You know about the blue moon, but a pink one? Yes, a pink moon will be featured on April 15 this year, along with a lunar eclipse. You’ve never seen a pink moon? Actually, you probably have; there was one just last year.
The key to the story is that the pink moon isn’t actually that color. Instead the “pink” part of the equation refers to the season and the emergence of a particular plant associated with it. During this time of the year, an early pink flower appears, the mountain phlox or wild ground phlox (Phlox subulata), one of the earliest harbingers of Spring.
So many names for a moon
While the name “pink moon” is catchy, it’s also got a host of other names, including (but not limited to) the Egg Moon, Fish Moon, Paschal Moon and the descriptive Sprouting Grass Moon. The nomenclature for pink moon comes from the term given the spring moon by Native Americans, specifically the Algonquins, who inhabited the area from New England to Lake Superior. Other Native Americans had their own moon designations, such as the coastal tribes, which named it for the fish swimming upstream to spawn (as in Full Fish Moon).
This springtime moon is also important because it serves as the signal for Easter, which is usually celebrated the first Sunday after the Paschal Moon, the first full moon following the Vernal Equinox, according to The Epoch Times.
Pink moon on April 15, 2014
This year, according to the tried-and-true Farmer’s Almanac, the pink moon will take place at 3:42 am EST, although the pink moon is technically associated with the entire week of April 13 to 19, and not just one day. The full moon, however, will only be visible for the entire night on April 15, from sunset to sunrise; for the rest of April, it will appear partially during the daylight.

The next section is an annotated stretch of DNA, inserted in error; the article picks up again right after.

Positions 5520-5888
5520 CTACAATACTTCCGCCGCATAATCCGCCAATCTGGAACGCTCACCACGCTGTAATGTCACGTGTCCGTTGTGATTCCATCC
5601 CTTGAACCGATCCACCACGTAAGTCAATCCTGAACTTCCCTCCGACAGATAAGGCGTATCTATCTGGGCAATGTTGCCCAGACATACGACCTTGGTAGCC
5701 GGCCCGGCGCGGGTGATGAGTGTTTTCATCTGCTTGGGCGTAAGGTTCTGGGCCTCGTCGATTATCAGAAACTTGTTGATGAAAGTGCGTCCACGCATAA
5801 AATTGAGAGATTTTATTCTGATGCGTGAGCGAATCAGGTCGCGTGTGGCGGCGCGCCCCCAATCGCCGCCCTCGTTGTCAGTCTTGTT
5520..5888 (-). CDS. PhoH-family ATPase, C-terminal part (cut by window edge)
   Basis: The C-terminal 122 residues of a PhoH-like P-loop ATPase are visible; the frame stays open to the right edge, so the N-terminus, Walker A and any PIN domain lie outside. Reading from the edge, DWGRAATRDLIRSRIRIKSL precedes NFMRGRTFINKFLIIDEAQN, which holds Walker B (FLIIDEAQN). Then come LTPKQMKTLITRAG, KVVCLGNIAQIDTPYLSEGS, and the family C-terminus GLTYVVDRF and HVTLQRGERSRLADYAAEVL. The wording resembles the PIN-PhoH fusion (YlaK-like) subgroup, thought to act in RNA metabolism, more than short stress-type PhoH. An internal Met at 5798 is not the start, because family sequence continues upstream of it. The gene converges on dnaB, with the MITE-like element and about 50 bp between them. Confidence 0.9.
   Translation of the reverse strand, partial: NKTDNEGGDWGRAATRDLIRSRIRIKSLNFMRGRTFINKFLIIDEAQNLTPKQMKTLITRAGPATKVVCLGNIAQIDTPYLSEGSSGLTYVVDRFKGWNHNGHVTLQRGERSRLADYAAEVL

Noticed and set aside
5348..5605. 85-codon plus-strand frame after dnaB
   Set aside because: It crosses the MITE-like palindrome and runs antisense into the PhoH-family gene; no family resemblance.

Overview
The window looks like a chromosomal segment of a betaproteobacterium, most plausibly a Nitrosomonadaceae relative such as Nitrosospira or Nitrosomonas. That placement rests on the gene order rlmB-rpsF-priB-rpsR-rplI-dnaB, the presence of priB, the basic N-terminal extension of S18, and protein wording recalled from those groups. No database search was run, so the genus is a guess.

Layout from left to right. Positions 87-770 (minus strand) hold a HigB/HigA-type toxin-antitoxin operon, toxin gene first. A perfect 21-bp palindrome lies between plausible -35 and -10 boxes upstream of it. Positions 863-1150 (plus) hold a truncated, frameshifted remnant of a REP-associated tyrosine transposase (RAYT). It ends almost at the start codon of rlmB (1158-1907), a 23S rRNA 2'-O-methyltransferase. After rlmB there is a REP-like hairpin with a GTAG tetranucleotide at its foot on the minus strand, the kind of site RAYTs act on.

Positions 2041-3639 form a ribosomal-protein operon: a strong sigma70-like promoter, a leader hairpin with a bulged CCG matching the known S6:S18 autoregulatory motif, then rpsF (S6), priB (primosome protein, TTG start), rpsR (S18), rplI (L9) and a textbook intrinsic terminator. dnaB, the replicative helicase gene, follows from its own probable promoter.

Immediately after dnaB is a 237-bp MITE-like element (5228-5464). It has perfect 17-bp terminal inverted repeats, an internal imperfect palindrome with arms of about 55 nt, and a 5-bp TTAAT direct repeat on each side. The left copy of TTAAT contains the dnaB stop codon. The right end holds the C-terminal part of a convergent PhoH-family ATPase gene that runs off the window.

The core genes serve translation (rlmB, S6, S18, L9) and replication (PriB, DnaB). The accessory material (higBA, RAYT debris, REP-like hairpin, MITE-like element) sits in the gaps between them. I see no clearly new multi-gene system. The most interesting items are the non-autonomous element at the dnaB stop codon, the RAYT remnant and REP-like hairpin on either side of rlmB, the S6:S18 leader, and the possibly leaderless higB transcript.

According to almanac’s sage advice, this is the perfect time of year for “killing weeds, thinning, pruning, mowing, cutting timber and planting below-ground crops.” The 2014 almanac seems to indicate April is an auspicious time for fishing and “setting eggs,” which may be just how the pink moon got those other lunar names.
Other celestial sights
While sky watchers can see the pink moon on April 15, there are plenty of other celestial sights worth pursuing this month. Astronomy buffs won’t be able to spot Mercury or Uranus (which will be too close to the sun), but prime sighting of Venus as a “morning star” just before sunrise will be a treat for many. Mars will be closest to the Earth just a day before the pink moon on April 14. While no one will see the “pink” in the pink moon, April will present a better chance for spotting the “Great Red Spot” on Jupiter, according to the International Business Times.
The moon, the season, the celebration
Pink flowers, eggs, fish and planting—all seem part and parcel of spring and what’s associated with Easter celebrations. Like most holidays, there’s no removing the celebration from the time of year, change of season and all the reasons to rejoice about the re-emergence of nature from its winter’s sleep.